Photographing Festive Lights at Night
Don't you just love this time of year with the vibrant autumnal colours by day and the variety of colours the Christmas lights project at night? Let me tell you more about photographing festive lights at night.
I want to share with you the best way to photograph at night to capture how spectacular the lights look. Don't leave it up to your camera to decide what setting is best, you'll be disappointed with the results.
Just follow the tips below to get the best out of your DSLR.
- Use a good sturdy tripod or a gorilla pod if travelling light or want to attach your camera to railings.
- Select manual mode on your camera.
- Set White Balance (WB) to AUTO
- Select 200 ISO
- Use a memory card at least 8GB - 32GB if selecting RAW files
- Select L file size - I like to shoot RAW as well as JPEG to record maximum data- this will use a lot more memory.
- Find where the delayed timer is on your camera and select 10 seconds, this will help settle your camera once you have pressed the shutter to prevent camera shake.
- Set your aperture to f16.
- Set your shutter speed to 10" (seconds).
- Find where your histogram is so you can check the exposure after the first shot.
- You may need to select manual focus if it is too dark for auto focus.
Now You Are Ready
First find a spot where you want to position yourself and attach your camera to the tripod, make sure it is tight and secure, especially if it is windy and/or there are lots of people walking by.
You don't always have to shoot at eye level, some of the best shots taken are just above ground level, decide what you would like to create.
I have taken many classes at night shooting in Westminster looking over the bridge towards the London Eye, with the camera settings as above.
The benefits of the low ISO and the slow shutter speed are that it allows the camera sensor to pick up the variety of tones and colours, especially if the colours are changing during the 10 second exposure or something is moving.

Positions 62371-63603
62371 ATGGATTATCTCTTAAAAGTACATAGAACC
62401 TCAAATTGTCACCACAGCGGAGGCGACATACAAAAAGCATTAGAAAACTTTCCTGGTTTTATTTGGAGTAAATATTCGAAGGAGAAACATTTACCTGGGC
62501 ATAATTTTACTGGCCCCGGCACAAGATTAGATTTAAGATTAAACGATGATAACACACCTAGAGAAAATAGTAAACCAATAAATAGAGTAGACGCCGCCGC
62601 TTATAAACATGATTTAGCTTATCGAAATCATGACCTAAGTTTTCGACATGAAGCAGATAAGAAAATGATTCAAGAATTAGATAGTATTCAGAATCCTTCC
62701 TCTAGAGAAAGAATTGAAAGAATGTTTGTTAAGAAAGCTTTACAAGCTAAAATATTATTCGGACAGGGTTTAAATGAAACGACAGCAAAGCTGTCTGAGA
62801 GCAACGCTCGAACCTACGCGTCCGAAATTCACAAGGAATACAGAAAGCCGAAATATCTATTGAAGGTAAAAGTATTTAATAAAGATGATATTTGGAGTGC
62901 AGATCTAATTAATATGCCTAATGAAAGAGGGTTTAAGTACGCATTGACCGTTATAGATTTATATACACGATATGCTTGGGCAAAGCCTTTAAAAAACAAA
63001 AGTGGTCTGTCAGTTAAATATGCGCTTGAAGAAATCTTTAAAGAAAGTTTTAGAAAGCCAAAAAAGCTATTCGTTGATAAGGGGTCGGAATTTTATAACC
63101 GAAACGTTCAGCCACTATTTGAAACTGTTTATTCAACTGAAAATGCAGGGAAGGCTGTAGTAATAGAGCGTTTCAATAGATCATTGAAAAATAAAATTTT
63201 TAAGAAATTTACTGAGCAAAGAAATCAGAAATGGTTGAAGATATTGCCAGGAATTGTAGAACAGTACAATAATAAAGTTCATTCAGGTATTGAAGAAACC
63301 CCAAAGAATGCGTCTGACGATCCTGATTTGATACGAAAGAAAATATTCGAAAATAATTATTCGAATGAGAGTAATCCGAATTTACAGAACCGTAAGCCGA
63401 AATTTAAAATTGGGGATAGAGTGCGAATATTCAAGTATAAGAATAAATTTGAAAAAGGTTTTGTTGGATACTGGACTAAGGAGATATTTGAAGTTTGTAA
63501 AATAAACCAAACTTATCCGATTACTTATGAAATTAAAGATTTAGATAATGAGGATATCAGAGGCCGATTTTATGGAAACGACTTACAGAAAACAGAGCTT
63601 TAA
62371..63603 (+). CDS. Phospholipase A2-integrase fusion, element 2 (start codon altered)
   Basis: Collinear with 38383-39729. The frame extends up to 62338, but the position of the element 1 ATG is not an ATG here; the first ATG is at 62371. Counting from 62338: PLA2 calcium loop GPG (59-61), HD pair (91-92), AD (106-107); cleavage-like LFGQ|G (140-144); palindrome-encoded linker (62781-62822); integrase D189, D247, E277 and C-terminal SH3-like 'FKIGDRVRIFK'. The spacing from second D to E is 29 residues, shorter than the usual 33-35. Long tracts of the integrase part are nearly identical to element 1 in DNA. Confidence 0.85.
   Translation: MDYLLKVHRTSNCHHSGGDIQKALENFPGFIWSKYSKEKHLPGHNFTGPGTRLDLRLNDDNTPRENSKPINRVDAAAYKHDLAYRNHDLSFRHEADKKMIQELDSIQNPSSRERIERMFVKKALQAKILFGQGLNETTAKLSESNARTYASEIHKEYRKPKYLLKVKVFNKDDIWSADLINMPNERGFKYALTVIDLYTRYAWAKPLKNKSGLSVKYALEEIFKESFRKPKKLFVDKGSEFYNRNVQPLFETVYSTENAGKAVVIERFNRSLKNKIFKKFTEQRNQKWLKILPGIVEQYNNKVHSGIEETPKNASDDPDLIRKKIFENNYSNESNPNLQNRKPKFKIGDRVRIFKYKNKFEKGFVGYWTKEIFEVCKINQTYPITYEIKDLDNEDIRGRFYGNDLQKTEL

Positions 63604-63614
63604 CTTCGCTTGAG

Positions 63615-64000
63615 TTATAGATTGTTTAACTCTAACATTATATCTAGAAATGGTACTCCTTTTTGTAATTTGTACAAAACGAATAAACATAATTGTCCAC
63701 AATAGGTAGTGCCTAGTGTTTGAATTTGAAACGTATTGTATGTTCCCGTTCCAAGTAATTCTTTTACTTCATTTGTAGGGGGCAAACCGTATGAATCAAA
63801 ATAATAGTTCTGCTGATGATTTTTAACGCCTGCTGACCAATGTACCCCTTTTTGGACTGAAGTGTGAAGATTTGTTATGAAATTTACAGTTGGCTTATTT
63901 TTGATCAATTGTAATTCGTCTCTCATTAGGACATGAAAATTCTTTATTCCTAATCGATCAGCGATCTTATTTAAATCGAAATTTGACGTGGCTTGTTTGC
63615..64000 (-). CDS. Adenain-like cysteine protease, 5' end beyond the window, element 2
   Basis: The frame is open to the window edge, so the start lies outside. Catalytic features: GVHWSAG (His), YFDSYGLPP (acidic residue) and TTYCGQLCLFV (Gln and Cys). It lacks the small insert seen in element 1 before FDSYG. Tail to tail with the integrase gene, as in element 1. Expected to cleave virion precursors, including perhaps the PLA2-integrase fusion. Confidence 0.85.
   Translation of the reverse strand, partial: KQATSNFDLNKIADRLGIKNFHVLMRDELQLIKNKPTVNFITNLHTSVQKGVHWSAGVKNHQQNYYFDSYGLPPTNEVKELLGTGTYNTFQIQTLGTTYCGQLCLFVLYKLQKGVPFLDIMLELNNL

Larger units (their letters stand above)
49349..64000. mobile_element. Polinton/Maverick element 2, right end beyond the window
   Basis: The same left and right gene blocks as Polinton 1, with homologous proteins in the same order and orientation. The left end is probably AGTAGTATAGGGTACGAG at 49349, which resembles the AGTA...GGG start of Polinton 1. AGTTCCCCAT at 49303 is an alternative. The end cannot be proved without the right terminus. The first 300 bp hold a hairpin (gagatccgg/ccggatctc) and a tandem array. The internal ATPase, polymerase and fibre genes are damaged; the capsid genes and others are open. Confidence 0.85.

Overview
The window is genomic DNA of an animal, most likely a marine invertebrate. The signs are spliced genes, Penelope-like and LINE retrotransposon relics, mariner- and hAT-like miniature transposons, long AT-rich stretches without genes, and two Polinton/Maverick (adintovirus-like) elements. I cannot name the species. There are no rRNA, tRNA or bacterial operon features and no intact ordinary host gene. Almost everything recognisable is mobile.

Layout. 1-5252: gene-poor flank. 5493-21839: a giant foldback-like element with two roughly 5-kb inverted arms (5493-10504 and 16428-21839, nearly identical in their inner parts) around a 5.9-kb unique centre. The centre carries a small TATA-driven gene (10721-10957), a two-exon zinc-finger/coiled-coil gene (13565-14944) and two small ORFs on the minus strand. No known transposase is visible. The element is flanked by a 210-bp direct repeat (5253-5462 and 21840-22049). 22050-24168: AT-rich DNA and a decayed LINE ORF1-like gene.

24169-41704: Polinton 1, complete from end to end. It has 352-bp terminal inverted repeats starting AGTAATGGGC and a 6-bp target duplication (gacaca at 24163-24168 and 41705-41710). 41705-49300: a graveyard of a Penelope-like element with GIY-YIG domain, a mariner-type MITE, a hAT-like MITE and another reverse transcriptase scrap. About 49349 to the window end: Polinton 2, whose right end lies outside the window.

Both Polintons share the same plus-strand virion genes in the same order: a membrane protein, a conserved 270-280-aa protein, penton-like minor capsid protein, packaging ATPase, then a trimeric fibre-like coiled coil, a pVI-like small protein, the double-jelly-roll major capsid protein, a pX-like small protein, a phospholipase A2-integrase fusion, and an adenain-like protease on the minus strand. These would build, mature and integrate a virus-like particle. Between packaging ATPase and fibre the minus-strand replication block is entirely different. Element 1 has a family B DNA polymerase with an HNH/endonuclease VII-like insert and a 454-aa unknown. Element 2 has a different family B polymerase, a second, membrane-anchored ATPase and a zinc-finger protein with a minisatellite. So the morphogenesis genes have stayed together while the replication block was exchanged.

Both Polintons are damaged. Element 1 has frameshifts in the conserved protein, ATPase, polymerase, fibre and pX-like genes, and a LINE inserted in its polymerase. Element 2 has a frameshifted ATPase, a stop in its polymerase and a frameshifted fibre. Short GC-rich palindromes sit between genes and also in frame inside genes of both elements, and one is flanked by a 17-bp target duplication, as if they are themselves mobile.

During the slow exposure the water on the Thames appears very smooth and the wheel is blurred. Take a look at the example below that a participant took during one of my classes.
One thing not to forget is the 10 seconds you have selected to allow the camera to still itself before the exposure, most cameras flash during this time. Don't be tempted to touch your camera until after the full exposure.
You can tweak the exposure by increasing or decreasing the shutter speed once you have seen the image and checked the histogram.
The image below, with the trail lights from a passing bus was taken in the same way as the Oxted and Thames photograph. The skill of this image is the timing as you can miss the moment and is often trial and error, but worth the results.
Would you like to come to one of my classes to achieve great results? Gather a group of four friends to spend a couple of hours in Oxted or Westminster to produce your own set of photographs like these, please get in touch on 01883 722282
I hope you have found this newsletter 'Tips On Night time Festive Photography' informative, just keep persevering to achieve the results you want, it will be well worth it.
You may just get the photograph you want to use as this years Christmas card.
A reminder that next Saturday 6 December is the 'Love Oxted Christmas Festival' for a fun filled family day to get into the Christmas spirit. On this day only, our studio sitting offer, take a look at this link to find out more, just two appointments left.
From 6 - 21 December American Express card holders can use their card with us and and they will give you a £5 statement credit, this is to promote their 'Shop Small' campaign to support local participating businesses.
Thanks for reading
Bye for now.